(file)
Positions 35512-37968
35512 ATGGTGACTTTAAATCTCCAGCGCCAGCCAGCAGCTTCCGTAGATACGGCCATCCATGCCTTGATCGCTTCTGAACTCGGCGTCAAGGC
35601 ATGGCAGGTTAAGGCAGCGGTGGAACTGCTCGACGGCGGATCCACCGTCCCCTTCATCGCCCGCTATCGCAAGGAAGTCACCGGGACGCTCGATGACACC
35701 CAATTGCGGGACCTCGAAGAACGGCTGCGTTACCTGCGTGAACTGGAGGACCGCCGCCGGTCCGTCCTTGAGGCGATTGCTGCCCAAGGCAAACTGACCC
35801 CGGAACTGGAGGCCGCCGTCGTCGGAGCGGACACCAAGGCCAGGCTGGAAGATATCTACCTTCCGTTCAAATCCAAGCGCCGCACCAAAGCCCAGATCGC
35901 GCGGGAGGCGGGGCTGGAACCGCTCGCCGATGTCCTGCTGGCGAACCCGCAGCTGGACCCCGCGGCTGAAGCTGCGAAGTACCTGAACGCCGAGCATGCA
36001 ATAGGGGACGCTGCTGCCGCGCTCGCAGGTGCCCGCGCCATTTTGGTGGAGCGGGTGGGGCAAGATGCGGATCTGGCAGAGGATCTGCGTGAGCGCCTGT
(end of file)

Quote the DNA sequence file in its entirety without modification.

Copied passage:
Positions 35512-37968
35512 ATGGTGACTTTAAATCTCCAGCGCCAGCCAGCAGCTTCCGTAGATACGGCCATCCATGCCTTGATCGCTTCTGAACTCGGCGTCAAGGC
35601 ATGGCAGGTTAAGGCAGCGGTGGAACTGCTCGACGGCGGATCCACCGTCCCCTTCATCGCCCGCTATCGCAAGGAAGTCACCGGGACGCTCGATGACACC
35701 CAATTGCGGGACCTCGAAGAACGGCTGCGTTACCTGCGTGAACTGGAGGACCGCCGCCGGTCCGTCCTTGAGGCGATTGCTGCCCAAGGCAAACTGACCC
35801 CGGAACTGGAGGCCGCCGTCGTCGGAGCGGACACCAAGGCCAGGCTGGAAGATATCTACCTTCCGTTCAAATCCAAGCGCCGCACCAAAGCCCAGATCGC
35901 GCGGGAGGCGGGGCTGGAACCGCTCGCCGATGTCCTGCTGGCGAACCCGCAGCTGGACCCCGCGGCTGAAGCTGCGAAGTACCTGAACGCCGAGCATGCA
36001 ATAGGGGACGCTGCTGCCGCGCTCGCAGGTGCCCGCGCCATTTTGGTGGAGCGGGTGGGGCAAGATGCGGATCTGGCAGAGGATCTGCGTGAGCGCCTGT